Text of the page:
Dental cone beam computed tomography (CT) is a special type of x-ray machine used in situations where regular dental or facial x-rays are not sufficient. It is not used routinely because the radiation exposure from this scanner is significantly more than regular dental x-rays. See the Safety page for more information about x-rays. This type of CT scanner uses a special type of technology to generate three dimensional (3-D) images of dental structures, soft tissues, nerve paths and bone in the craniofacial region in a single scan. Images obtained with cone beam CT allow for more precise treatment planning.
Cone beam CT is not the same as conventional CT. However, dental cone beam CT can be used to produce images that are similar to those produced by conventional CT imaging. With cone beam CT, an x-ray beam in the shape of a cone is moved around the patient to produce a large number of images, also called views. CT scans and cone beam CT both produce high-quality images.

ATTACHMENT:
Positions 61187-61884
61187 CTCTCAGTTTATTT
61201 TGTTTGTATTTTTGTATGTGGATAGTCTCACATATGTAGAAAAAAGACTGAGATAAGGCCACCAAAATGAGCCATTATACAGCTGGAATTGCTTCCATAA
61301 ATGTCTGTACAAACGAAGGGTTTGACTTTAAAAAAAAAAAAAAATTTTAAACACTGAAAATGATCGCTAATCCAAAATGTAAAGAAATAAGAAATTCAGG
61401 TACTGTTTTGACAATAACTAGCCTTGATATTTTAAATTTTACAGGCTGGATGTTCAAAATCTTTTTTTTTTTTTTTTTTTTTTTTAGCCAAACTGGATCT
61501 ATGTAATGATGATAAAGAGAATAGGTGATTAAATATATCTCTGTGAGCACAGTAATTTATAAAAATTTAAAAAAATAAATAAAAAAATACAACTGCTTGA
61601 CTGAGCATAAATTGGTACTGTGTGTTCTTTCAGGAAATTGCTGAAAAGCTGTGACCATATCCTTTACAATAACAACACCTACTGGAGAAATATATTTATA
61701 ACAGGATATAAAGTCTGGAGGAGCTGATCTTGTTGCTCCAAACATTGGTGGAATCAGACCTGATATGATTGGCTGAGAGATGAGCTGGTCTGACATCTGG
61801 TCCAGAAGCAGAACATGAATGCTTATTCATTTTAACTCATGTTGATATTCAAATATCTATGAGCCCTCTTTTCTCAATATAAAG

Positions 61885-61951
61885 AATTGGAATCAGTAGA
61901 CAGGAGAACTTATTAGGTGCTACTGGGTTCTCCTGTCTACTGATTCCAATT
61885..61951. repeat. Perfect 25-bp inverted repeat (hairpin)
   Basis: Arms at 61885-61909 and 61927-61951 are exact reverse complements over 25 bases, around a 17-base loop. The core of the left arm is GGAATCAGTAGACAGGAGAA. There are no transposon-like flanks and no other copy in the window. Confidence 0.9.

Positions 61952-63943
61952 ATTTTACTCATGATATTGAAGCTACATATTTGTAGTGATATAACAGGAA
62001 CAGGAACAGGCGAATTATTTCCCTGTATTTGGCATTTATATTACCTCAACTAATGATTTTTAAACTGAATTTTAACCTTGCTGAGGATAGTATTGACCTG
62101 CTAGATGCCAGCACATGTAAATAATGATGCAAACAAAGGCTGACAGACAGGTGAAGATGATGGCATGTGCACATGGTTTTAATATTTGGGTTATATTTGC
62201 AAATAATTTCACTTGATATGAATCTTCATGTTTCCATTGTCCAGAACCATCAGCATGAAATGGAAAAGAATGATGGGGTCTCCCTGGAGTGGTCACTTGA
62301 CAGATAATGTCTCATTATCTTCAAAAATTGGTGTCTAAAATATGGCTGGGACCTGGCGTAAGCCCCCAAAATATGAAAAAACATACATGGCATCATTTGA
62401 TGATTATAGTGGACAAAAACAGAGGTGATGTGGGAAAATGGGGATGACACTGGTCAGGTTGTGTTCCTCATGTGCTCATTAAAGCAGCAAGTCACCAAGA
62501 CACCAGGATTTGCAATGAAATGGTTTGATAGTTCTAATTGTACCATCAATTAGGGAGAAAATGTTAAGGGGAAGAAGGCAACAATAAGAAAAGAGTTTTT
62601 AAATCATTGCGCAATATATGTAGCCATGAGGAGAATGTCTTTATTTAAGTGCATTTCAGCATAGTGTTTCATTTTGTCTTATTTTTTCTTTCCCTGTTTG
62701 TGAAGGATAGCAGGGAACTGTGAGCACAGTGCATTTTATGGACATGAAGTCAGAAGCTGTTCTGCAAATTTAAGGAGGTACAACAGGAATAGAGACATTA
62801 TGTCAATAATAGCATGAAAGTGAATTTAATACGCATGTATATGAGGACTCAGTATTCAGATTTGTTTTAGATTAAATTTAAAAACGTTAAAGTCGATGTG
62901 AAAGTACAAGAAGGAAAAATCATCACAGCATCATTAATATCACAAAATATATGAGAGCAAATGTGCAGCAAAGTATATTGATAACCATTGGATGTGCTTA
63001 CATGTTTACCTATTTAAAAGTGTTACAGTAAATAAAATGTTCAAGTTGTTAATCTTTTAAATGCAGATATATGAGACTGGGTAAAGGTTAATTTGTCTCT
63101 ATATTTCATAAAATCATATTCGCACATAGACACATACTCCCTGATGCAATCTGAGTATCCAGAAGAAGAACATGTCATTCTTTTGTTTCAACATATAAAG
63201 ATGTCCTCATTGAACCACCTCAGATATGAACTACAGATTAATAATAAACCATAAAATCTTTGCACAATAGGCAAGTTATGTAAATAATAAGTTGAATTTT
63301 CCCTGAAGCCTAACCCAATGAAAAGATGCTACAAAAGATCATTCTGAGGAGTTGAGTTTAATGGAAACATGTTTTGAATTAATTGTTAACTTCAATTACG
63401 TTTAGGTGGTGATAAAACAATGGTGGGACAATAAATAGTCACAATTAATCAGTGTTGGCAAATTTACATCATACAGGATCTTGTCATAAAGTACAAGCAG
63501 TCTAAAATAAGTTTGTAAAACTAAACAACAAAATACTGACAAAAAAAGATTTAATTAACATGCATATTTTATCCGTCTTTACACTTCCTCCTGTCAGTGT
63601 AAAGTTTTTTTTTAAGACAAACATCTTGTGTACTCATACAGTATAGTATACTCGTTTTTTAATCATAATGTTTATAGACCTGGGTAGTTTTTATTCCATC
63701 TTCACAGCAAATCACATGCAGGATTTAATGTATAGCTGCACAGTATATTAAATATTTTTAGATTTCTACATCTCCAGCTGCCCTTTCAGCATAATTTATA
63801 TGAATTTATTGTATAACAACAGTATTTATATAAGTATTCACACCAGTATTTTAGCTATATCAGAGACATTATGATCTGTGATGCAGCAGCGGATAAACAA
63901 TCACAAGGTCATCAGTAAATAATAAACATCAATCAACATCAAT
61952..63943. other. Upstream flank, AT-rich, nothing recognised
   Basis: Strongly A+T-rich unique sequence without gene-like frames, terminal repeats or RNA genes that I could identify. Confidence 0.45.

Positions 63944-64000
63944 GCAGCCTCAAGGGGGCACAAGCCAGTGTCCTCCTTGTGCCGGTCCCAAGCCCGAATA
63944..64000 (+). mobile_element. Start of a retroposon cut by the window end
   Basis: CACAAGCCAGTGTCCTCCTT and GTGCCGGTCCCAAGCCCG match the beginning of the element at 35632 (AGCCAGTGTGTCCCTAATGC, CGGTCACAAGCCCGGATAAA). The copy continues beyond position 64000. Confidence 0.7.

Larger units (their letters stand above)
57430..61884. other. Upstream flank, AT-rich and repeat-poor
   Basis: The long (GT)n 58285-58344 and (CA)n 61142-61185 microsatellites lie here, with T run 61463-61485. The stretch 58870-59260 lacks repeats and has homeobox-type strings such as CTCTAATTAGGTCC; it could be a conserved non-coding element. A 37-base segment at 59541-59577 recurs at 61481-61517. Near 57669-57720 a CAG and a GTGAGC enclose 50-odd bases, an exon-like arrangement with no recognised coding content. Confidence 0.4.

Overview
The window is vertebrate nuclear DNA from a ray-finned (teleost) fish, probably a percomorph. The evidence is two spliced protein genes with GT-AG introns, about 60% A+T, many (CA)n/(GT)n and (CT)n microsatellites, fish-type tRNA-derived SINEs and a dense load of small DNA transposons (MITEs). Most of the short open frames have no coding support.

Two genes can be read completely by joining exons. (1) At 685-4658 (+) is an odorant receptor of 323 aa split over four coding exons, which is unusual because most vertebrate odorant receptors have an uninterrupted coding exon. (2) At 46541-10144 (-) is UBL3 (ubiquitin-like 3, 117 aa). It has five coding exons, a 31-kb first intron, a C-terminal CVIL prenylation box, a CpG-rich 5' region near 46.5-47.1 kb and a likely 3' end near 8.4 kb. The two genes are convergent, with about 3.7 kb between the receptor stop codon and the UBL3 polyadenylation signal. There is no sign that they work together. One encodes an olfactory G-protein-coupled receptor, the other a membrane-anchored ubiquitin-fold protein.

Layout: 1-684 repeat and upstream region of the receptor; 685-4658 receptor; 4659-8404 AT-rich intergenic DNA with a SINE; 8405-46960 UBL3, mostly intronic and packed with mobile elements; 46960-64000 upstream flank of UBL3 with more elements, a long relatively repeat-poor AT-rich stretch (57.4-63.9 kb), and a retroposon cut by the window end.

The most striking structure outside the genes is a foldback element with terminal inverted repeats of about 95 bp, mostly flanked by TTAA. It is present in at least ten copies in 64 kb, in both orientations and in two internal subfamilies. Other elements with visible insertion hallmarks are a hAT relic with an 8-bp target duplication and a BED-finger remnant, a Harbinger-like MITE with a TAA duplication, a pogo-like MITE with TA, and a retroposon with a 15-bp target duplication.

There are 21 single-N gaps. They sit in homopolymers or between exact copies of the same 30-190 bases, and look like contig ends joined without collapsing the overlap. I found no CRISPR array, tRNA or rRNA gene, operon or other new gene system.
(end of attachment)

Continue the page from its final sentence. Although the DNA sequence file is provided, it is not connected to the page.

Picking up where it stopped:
Dental cone beam CT was developed as a means of producing similar types of images but with a much smaller and less expensive machine that could be placed in an outpatient office. Cone beam CT provides detailed images of the bone and is performed to evaluate diseases of the jaw, dentition, bony structures of the face, nasal cavity and sinuses. It does not provide the full diagnostic information available with conventional CT, particularly in evaluation of soft tissue structures such as muscles, lymph nodes, glands and nerves. However, cone beam CT has the advantage of lower radiation exposure compared to conventional CT.